I was working on a task of 10g Active-Passive cluster design where I was supposed to migrate a database to ASM from conventional filesystem. So I thought of writing this blog. Here are the steps which I followed to move the database to ASM and then created a spfile in ASM diskgroup in the end.
Another medley of database blogs under the famous banner of Log Buffer is in your virtual hands. This edition of Log Buffer, the Log Buffer #221 puts spotlight on the fresh and cool blogs from Oracle, MySQL and SQL Server arena.
Among the features announced with the release of version 4.6 of the KDE Software Compilation is KateSQL, a SQL Query plugin for the Kate text editor. It leverages the Qt SQL module, enabling connections to most types of databases, and includes support for MySQL and SQLite. In this post I’ll show you how to get it to connect to Oracle databases.
When big news is released, the world of modern information shakes – and nowhere is this more visible than with the blogs. Log Buffer is the ideal joint for the shakers and movers of the blogosphere. This edition Log Buffer #220 sheds a spotlight on those hot spots.
There are plethora of thrilling business software trends on the horizon as the summer of 2011 starts. Many of these will significantly impact IT organizations seeking to align IT operations with business objectives. Awareness of such trends can help you to keep ahead of the competition. What better way to get abreast of these trends in a nutshell than the Log Buffer? Log Buffer #219 is in your hands to enjoy.
Oracle’s assault on the global market goes on with full might and as it adds new products in it’s array, SQL Server also strives hard to get the attention of people through various public appearances, and MySQL is also not behind as its growing array of bloggers marches on. This week’s Log Buffer casts a shadow on some selective blogs from these three technology in its latest edition Log Buffer #218.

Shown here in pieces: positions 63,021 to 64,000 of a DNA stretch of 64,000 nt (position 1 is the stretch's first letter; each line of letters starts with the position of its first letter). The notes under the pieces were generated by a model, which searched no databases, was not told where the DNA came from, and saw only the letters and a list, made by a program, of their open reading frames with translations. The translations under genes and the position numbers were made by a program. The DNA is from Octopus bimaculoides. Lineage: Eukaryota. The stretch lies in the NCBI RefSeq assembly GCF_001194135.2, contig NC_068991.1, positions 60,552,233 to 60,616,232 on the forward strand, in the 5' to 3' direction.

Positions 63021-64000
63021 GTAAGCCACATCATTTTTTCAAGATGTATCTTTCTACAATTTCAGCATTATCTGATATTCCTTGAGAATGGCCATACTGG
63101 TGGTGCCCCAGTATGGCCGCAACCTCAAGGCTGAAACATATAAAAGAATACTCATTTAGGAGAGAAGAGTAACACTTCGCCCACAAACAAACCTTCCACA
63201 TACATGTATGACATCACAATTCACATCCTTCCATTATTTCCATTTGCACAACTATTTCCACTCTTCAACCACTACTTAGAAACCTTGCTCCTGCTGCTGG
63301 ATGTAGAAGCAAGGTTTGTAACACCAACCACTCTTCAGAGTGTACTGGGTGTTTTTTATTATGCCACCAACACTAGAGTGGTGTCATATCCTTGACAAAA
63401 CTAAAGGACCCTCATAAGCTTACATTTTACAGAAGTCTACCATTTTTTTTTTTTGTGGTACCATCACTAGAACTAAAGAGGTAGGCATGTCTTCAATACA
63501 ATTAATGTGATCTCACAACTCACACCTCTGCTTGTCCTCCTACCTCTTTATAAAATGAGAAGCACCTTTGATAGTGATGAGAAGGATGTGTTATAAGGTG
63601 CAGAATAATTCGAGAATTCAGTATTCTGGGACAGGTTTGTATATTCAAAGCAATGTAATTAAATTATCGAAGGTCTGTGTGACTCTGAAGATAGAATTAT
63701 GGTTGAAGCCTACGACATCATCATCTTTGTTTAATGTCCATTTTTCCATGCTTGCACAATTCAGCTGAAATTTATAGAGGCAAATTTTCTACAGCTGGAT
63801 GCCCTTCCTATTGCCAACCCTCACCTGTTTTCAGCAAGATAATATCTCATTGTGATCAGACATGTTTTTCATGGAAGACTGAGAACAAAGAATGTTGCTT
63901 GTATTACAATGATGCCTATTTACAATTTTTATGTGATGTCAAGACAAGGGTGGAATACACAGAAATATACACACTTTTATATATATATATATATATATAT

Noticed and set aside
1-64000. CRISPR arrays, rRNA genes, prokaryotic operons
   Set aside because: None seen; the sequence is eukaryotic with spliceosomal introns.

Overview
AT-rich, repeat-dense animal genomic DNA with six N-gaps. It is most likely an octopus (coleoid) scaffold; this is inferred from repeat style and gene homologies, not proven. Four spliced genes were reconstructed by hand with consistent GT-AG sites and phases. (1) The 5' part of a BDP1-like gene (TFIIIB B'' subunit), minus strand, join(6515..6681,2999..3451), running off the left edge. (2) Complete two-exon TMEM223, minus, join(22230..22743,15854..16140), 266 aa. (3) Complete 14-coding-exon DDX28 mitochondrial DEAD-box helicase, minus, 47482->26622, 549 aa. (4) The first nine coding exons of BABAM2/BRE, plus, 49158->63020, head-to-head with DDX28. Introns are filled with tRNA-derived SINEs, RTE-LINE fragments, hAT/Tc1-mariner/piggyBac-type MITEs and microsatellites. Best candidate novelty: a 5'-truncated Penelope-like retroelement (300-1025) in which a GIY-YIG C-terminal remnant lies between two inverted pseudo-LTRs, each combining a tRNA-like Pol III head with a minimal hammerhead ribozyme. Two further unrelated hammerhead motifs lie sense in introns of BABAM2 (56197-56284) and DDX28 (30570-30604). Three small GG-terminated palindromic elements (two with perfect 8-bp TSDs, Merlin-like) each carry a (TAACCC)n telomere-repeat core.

As the MySQL track coordinator for Collaborate and having attended and spoken at the O’Reilly MySQL conference in previous years, I have my own feedback about this year’s Collaborate. This post goes through why I planned the track the way I did, what really happened, and my recommendations for the future. The summary comes down…
Pythian is pleased to announce the new Flash Cache Query Tool for Oracle Exadata, developed by our Senior Consultant, and Oracle ACE, Christo Kutrovsky. This tool will be most valuable for Exadata DBAs and Exadata Architects that are trying to understand if the Oracle Exadata Flash Cache is used as envisioned.
Clouds are dispersing and the sun has started shining through. On the IT horizon, the cloud of Amazon has also dispersed and that is the biggest news of the previous week. Well clouds are elastic and they congregate and become solid after dispersion, and so Amazon will be fine too. And our blogosphere is fine too and here is the latest report about them in this week’s edition Log Buffer #217.
Unfortunately, there is no easy way to monitor what’s in the Smart Flash Cache. Oracle only provided a “list flashcachecontent” command in the cellcli tool, it has no summarization options, and only displays object numbers. So I wrote this handy tool which lets you query the cell flash content on all cells, similarly, you can query the buffer cache (db_cache) contents in v$bh.